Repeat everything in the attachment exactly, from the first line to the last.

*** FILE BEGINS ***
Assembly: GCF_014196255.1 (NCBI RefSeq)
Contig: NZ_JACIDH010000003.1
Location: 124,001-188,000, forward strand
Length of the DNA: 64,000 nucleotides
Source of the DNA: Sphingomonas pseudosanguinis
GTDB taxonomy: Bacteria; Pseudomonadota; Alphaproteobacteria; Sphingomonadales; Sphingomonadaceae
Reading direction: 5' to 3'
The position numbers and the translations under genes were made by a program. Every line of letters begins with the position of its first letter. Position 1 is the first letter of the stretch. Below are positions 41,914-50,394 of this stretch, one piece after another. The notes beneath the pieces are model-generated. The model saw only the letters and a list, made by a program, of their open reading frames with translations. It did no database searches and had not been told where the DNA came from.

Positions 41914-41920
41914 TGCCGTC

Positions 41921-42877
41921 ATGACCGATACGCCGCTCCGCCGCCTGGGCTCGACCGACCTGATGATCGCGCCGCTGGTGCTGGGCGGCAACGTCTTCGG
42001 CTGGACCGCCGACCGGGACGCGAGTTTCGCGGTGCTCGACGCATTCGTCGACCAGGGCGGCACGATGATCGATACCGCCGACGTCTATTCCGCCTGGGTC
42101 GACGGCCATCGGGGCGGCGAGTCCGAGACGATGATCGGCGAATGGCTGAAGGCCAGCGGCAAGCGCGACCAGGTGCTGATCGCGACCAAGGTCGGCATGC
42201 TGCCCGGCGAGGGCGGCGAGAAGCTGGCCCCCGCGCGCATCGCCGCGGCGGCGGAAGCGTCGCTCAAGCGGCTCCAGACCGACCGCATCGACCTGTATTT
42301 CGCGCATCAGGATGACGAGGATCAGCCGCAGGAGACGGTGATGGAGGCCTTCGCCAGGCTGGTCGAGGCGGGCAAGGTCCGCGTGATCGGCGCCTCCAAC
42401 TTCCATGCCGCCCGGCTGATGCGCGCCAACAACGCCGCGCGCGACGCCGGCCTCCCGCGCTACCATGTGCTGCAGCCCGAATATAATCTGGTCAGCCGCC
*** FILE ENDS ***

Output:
Assembly: GCF_014196255.1 (NCBI RefSeq)
Contig: NZ_JACIDH010000003.1
Location: 124,001-188,000, forward strand
Length of the DNA: 64,000 nucleotides
Source of the DNA: Sphingomonas pseudosanguinis
GTDB taxonomy: Bacteria; Pseudomonadota; Alphaproteobacteria; Sphingomonadales; Sphingomonadaceae
Reading direction: 5' to 3'
The position numbers and the translations under genes were made by a program. Every line of letters begins with the position of its first letter. Position 1 is the first letter of the stretch. Below are positions 41,914-50,394 of this stretch, one piece after another. The notes beneath the pieces are model-generated. The model saw only the letters and a list, made by a program, of their open reading frames with translations. It did no database searches and had not been told where the DNA came from.

Positions 41914-41920
41914 TGCCGTC

Positions 41921-42877
41921 ATGACCGATACGCCGCTCCGCCGCCTGGGCTCGACCGACCTGATGATCGCGCCGCTGGTGCTGGGCGGCAACGTCTTCGG
42001 CTGGACCGCCGACCGGGACGCGAGTTTCGCGGTGCTCGACGCATTCGTCGACCAGGGCGGCACGATGATCGATACCGCCGACGTCTATTCCGCCTGGGTC
42101 GACGGCCATCGGGGCGGCGAGTCCGAGACGATGATCGGCGAATGGCTGAAGGCCAGCGGCAAGCGCGACCAGGTGCTGATCGCGACCAAGGTCGGCATGC
42201 TGCCCGGCGAGGGCGGCGAGAAGCTGGCCCCCGCGCGCATCGCCGCGGCGGCGGAAGCGTCGCTCAAGCGGCTCCAGACCGACCGCATCGACCTGTATTT
42301 CGCGCATCAGGATGACGAGGATCAGCCGCAGGAGACGGTGATGGAGGCCTTCGCCAGGCTGGTCGAGGCGGGCAAGGTCCGCGTGATCGGCGCCTCCAAC
42401 TTCCATGCCGCCCGGCTGATGCGCGCCAACAACGCCGCGCGCGACGCCGGCCTCCCGCGCTACCATGTGCTGCAGCCCGAATATAATCTGGTCAGCCGCC